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 Table of Contents  
Year : 2015  |  Volume : 8  |  Issue : 1  |  Page : 81-83

Spotlights on new publications

Department of Parasitology, Faculty of Medicine, Suez Canal University, Ismailia, Egypt

Date of Submission27-Apr-2015
Date of Acceptance04-May-2015
Date of Web Publication24-Aug-2015

Correspondence Address:
Sherif M Abaza
Department of Parasitology, Faculty of Medicine, Suez Canal University, Ismailia
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Source of Support: None, Conflict of Interest: None

DOI: 10.4103/1687-7942.163419

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How to cite this article:
Abaza SM. Spotlights on new publications. Parasitol United J 2015;8:81-3

How to cite this URL:
Abaza SM. Spotlights on new publications. Parasitol United J [serial online] 2015 [cited 2023 Nov 29];8:81-3. Available from: http://www.new.puj.eg.net/text.asp?2015/8/1/81/163419

  New drug targets Top

Malaria is the most fatal parasitic disease caused by several species of the genus Plasmodium; however, Plasmodium falciparum has the most significant severity. Chloroquine and pyrimethamine-sulfadoxine have been used as the standard treatment for malaria throughout the last century. This protocol has been substituted by WHO-recommended drugs (artemisinin-based combination therapies) due to the appearance and spread of chloroquine resistance. Recent studies have suggested emerging resistance to the artemisinin family, particularly in Southeast Asia. Schistosomiasis is another parasitic disease with high morbidity and mortality rates. Treatment relies on a sole drug that combines safety and low price (praziquantel). It is active against adult stages, but is limited by its low efficacy against the juvenile stages, thus leading to several reports of high rates of reinfection, treatment failures and emergence of resistant strains. Therefore, a search for new agents working against new targets in these parasites are urgently recommended.

New technology offers several facilities that might help for development of new drug targets. These constitute: 1) A generated large dataset of expressed sequence tags (ESTs) for identification of numerous novel genes; 2) Understanding the molecular architecture of the biology, pathogenesis and host-parasite interactions; 3) Microarray analyses of the parasite's entire transcriptome profile; 4) Integration of the parasite's proteomic, genomic, transcriptomic and immunimic information, and 5) Genetic manipulation of individual genes. Furthermore, development of partially automated three-component screen workflow to interface parasitic stages in vitro with natural and synthetic chemical compounds would speed up identification of novel drug targets.

The present issue will focus on recent publications that dealt with the development of new drug targets against malaria and schistosomiasis.

Malaria: Recent technology permits scientists to approach the development of new drug targets specifically in tropical diseases with reported resistance to existing drugs. Meanwhile, recent data in 'omics' research assisted investigators in exploring and characterizing the functional and biological protein interactions that can be used for novel treatment and control strategy. To standardize topographical data analysis, a large-scale protein-protein interaction network (PPIN) was developed for identification and integration of proteins, as a first step towards understanding possible underlying molecular mechanisms for parasite survival and pathogenesis. In malaria research, Bhattacharyya M. and Chakrabarti S. from India utilized in-silico analysis to identify important interacting proteins (IIPs) in P. falciparum. The PPIN was used to determine the functional interactions relevant for parasite survival, growth, and pathogenesis. Before presenting the compiled research work of the investigators, certain terms require clarification. In a large-scale biological network centrality analysis, the term 'node' is identified as a crucial data for network integrity. Therefore, identification of certain IIPs would lead to recognition of essential nodes for network integrity. In PPIN analysis, it was found that proteins interacting with more than 15 proteins were considered as 'hubs', and hubs in turn were classified as 'party' or 'date' hubs. The first term is given to proteins interacting with other proteins at the same time and location, whereas those that interact at different times and locations were assigned as date hubs. On the other hand, calculated cumulative centrality score (CCS) allowed for ranking of nodes, and proteins with higher CCS and special biological properties were assigned as central proteins (CPs). In addition, the investigators calculated two further scores for these IIPs: global and local network perturbation scores. Both scores measure protein perturbation effects on global and local network environments, respectively.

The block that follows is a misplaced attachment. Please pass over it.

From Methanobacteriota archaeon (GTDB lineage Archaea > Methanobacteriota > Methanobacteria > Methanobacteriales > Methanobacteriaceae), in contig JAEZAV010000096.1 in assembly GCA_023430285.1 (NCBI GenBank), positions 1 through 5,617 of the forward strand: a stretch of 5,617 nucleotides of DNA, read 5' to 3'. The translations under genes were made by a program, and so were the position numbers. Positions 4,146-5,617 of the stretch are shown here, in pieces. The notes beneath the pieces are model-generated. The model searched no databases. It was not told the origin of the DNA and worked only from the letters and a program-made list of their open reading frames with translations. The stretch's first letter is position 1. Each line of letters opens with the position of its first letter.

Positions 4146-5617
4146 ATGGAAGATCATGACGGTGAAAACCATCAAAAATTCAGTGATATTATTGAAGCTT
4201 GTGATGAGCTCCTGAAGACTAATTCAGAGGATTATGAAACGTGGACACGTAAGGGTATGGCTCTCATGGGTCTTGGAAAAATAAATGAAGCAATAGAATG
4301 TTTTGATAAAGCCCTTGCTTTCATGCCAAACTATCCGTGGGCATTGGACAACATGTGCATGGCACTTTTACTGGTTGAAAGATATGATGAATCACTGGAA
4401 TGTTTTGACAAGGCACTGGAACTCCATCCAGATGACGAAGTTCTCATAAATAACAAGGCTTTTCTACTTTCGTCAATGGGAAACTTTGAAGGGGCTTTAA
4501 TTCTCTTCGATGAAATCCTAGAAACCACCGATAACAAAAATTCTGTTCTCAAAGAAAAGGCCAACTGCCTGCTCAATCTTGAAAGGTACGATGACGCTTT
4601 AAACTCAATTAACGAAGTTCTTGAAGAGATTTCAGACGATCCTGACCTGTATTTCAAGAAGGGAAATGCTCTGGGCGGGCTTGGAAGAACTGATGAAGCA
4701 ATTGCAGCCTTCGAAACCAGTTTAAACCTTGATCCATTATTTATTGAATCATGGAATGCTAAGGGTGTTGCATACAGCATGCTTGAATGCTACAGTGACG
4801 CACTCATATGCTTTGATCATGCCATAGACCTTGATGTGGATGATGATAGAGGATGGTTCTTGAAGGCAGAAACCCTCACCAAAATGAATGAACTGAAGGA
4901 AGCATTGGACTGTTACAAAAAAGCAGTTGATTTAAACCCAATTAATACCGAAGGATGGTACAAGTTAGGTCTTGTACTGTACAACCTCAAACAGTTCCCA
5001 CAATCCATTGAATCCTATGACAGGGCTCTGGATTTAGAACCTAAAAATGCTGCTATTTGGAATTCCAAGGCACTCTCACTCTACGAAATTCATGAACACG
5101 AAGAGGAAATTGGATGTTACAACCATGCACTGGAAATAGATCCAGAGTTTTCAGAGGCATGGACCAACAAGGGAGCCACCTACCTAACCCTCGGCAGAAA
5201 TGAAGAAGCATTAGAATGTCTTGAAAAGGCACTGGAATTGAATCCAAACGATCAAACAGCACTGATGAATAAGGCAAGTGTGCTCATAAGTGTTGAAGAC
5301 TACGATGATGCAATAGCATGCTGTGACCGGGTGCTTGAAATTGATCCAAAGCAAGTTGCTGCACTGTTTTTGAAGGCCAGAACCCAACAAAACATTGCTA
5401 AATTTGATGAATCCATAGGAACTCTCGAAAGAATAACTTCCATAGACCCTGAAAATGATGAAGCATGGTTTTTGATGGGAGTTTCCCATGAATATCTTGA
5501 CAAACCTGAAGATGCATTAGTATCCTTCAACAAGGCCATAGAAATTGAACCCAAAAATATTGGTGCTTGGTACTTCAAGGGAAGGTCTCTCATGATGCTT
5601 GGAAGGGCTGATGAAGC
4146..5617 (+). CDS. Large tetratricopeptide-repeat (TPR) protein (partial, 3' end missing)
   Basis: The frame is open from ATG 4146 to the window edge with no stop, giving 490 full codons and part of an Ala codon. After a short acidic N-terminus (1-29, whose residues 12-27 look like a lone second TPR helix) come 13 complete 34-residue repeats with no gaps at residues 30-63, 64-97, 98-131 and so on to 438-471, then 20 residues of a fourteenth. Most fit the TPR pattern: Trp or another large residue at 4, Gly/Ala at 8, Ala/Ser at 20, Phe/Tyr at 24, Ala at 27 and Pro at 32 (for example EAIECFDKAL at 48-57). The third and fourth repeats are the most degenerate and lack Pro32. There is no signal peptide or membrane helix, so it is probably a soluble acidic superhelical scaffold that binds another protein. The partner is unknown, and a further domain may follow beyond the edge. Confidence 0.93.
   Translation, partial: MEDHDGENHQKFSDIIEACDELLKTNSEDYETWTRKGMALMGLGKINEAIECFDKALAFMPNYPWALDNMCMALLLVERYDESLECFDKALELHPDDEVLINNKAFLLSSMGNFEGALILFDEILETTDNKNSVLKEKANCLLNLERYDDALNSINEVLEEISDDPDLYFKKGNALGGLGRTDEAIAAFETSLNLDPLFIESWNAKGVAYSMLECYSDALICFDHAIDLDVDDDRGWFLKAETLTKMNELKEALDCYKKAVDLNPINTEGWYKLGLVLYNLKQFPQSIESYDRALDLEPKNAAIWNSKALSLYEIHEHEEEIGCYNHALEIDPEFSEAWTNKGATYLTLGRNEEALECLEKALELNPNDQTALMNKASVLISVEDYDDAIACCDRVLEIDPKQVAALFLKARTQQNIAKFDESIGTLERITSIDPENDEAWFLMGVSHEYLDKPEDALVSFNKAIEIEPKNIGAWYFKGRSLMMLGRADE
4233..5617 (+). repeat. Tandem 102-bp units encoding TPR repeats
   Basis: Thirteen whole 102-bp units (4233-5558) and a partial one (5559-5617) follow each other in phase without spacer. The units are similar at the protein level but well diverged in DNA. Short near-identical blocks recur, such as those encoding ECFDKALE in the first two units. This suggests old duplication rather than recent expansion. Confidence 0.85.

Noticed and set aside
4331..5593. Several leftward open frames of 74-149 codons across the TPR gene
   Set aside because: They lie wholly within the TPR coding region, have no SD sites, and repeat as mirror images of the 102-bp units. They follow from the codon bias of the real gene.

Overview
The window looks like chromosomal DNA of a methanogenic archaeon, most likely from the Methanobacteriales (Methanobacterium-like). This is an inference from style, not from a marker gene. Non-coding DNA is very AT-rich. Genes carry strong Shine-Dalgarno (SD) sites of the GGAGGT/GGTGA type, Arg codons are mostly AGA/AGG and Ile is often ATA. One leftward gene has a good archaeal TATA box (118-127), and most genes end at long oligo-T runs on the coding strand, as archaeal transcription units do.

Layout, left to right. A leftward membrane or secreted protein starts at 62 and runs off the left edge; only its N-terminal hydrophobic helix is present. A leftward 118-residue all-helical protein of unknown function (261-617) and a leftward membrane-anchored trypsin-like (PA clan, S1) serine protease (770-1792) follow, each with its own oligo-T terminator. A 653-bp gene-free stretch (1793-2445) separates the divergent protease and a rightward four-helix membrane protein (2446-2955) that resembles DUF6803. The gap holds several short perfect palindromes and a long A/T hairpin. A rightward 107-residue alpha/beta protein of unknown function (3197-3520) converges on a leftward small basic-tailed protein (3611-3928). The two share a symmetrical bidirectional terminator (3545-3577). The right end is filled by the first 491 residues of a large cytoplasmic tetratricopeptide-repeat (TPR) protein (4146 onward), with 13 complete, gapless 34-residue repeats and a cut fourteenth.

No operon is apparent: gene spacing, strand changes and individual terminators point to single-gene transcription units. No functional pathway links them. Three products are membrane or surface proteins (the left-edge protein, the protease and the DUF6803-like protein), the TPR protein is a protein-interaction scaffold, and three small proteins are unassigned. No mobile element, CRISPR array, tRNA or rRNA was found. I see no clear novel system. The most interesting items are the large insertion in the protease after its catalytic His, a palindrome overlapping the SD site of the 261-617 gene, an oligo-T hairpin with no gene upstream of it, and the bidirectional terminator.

On performing in-silico analysis with PPIN protocol, the investigators detected 271 proteins as IIPs with crucial roles in P. falciparum network integrity, as well as interaction with several human proteins involved in multiple metabolic pathways. Among them, 177 hub proteins were classified as 52 party and 104 date hubs, while 21 proteins were termed 'ambiguous' for their uncertain connection with other proteins. The majority of the party hubs (65%) were with ribosomal subunit functional involvement, whereas date hubs showed variable functional properties. When functional involvement of each party and date hub was investigated with their specific interactors, all party hubs shared at least 50% of interactors, whereas none of the date hubs had this property. Meanwhile, 132 CPs with significant high CCS were detected among the 271 proteins, and only 80% of them were hubs (53 party, 32 date and 21 ambiguous). Finally, 4 sets of proteins were detected: 1) hubs, 2) CPs, 3) high GNPS, 4) high LNPS; and only 16 proteins belonged to the 4 IIP sets.

The investigators identified seven proteins present in all Plasmodium spp. stages, and three proteins that had no homologs in humans and possess virulent properties, merozoite surface protein, 40S ribosomal subunit and chromodomain helicase protein. The investigators concluded that these 16 proteins that play a major part in Plasmodium spp. homeostatic pathways and survival could be potential drug targets for malaria. They also recommended future similar network analysis on other pathogens to discover their IIPs.

Identification of important interacting proteins in Plasmodium falciparum using large-scale interaction network analysis and in-silico knock-out studies. Malar J; 2015; 14:70.